(2) The 28-item depersonalization/derealization inventory by Cox and Swinson grades the severity of each item on a five-point scale, where 0 = does not occur, 1 = mild, 2 = moderate, 3 = severe, and 4 = very severe. Healthy subjects were instructed to fill in the answers according to their life experience. The vestibular patients were asked the following question: “Since the first time you had vertigo, have you ever had these types of experiences?”

Data Processing and Analysis. The score for the HADS was obtained from the two subscales for anxiety and depression on 0–3 scale. The score for the Dp/Dr inventory was calculated as the sum of the individual scores of each of the 28 items. The statistical analyses were performed with Statistica 7.0 (Stat Soft Inc., USA, 2004), and statistical significance was set at . A descriptive statistic of demographic data and clinical variables was applied. The Spearman’s correlation coefficients, Mann-Whitney test (for continuous variables), and the Fisher’s exact test (for categorical variables) were used to examine the significant differences among the groups. Multivariate analysis was performed by using the linear regression model. Each independent factor that was statistically significant at the bivariate level () was included in the analysis. Discriminant function analysis was used to identify the items that could discriminate between vestibular patients with and without anxiety at a significant level ().

3. Results

3.1. Healthy Subjects

Healthy subjects had a HADS total score ranging from 0 to 8 (median 3). The subscales for anxiety (HADS-A) ranged from 0 to 4 (median 2) and for depression (HADS-D) ranged from 0 to 4 (median 1) (Figure 1).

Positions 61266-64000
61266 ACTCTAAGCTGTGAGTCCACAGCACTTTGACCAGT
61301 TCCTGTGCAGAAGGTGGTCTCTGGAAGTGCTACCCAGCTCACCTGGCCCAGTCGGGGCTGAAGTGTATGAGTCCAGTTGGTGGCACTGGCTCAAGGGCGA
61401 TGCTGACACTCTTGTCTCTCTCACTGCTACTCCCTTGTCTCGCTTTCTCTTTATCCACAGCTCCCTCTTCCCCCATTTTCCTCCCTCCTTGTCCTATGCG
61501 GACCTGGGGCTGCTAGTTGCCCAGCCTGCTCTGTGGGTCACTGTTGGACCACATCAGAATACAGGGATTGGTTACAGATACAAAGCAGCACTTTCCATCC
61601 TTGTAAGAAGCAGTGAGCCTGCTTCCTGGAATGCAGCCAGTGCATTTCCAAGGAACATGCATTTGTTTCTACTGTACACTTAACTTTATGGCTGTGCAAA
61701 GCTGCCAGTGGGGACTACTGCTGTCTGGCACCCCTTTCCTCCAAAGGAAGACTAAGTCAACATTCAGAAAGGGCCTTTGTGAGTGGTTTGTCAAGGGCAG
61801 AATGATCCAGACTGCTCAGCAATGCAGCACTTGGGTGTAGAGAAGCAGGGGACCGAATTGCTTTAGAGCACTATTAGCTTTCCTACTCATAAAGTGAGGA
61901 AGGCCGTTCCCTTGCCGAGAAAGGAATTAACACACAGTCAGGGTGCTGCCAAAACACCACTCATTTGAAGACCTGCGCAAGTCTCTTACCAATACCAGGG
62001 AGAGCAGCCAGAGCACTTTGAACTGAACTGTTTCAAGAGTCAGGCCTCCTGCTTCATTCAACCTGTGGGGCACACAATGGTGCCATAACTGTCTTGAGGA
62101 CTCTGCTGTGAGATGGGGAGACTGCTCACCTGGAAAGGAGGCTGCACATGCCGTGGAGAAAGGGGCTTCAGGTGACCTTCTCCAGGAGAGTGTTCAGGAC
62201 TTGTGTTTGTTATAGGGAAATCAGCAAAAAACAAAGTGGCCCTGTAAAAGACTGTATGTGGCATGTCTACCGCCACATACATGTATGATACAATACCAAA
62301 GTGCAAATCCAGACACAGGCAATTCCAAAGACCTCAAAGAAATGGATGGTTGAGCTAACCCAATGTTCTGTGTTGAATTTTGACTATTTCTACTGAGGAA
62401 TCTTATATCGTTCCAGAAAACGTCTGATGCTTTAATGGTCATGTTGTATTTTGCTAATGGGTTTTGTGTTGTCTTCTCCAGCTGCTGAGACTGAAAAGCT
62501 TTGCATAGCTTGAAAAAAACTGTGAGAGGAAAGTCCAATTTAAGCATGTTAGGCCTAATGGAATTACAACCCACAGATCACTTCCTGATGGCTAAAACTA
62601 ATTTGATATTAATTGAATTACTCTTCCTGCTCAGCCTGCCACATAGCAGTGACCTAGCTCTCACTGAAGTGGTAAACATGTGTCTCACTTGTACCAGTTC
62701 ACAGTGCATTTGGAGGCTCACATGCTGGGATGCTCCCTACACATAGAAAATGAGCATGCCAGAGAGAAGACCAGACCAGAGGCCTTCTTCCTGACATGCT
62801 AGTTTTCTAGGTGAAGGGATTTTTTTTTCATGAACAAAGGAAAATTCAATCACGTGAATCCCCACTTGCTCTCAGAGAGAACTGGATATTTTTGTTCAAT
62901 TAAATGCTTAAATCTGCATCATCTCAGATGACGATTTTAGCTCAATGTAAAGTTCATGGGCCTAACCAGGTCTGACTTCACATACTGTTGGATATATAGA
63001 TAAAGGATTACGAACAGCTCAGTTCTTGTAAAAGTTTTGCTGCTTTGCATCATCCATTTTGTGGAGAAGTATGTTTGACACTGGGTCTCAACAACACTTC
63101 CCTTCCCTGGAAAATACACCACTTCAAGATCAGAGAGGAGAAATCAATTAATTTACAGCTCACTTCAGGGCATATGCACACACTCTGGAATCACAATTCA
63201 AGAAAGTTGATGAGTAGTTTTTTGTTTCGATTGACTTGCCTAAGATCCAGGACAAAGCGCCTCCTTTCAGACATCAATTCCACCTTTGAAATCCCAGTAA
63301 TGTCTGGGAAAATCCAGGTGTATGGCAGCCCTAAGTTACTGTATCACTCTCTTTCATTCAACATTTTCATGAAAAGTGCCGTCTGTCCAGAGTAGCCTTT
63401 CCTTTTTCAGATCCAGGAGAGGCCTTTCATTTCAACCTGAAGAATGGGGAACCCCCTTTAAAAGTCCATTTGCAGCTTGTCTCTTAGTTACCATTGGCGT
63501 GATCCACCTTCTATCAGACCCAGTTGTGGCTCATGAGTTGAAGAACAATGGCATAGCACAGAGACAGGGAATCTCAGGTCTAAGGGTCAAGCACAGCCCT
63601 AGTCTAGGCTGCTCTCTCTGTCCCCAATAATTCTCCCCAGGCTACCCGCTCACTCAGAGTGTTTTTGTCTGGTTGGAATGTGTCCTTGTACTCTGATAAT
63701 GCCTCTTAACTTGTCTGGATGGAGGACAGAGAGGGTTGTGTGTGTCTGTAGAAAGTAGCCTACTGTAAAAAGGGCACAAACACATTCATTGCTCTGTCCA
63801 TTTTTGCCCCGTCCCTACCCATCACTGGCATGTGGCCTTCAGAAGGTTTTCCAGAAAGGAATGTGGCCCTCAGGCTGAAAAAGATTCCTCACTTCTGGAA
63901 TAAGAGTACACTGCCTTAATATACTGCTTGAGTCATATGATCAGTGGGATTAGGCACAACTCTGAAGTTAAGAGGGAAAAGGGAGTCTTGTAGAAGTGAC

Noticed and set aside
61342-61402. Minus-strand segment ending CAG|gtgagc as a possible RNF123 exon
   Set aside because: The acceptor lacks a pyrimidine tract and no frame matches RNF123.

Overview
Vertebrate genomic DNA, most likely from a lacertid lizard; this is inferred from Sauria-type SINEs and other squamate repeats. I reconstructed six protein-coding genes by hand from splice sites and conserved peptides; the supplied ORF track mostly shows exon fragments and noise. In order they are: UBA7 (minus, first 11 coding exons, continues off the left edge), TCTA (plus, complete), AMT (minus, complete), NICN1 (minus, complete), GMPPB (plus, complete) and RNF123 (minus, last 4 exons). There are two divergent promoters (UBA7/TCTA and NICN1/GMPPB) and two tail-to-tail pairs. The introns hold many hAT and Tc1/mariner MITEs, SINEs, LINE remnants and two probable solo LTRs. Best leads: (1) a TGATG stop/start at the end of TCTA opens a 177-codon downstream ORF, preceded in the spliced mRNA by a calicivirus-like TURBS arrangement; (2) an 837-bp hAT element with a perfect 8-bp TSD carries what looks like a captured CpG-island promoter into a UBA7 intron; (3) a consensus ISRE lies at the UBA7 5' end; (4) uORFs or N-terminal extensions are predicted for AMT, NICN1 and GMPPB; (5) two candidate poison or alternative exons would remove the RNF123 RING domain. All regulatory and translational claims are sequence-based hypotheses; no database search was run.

847054.fig.001
Figure 1: Median values and 95% confidence interval for HADS-A, HADS-D, and HADS scores for healthy subjects, vestibular patients without anxiety, and vestibular patients with anxiety. *Significance between healthy subjects and vestibular patients, and significance between both vestibular patients groups, (Mann-Whitney test).

Healthy subjects reported 0 to 7 symptoms of Dp/Dr (median 1), and the range of the total score was from 0 to 8 (median 1) (Figure 2). The most frequent symptoms (Table 3) were “déjà vu” (25%), “difficulty concentrating” (25%), and “time seems to pass very slowly” (20%). All other symptoms were mentioned by less than 20% of the subjects (Table 3).

tab3
Table 3: Frequency for each symptom included in the Cox and Swinson Dp/Dr inventory in the three groups participating in the study.
847054.fig.002
Figure 2: Median values and 95% confidence interval of Dp/Dr total score and number of symptoms for healthy subjects, vestibular patients without anxiety, and vestibular patients with anxiety. *Significance between healthy subjects and vestibular patients, and significance between both vestibular patients groups, (Mann-Whitney test and Fisher’s exact test).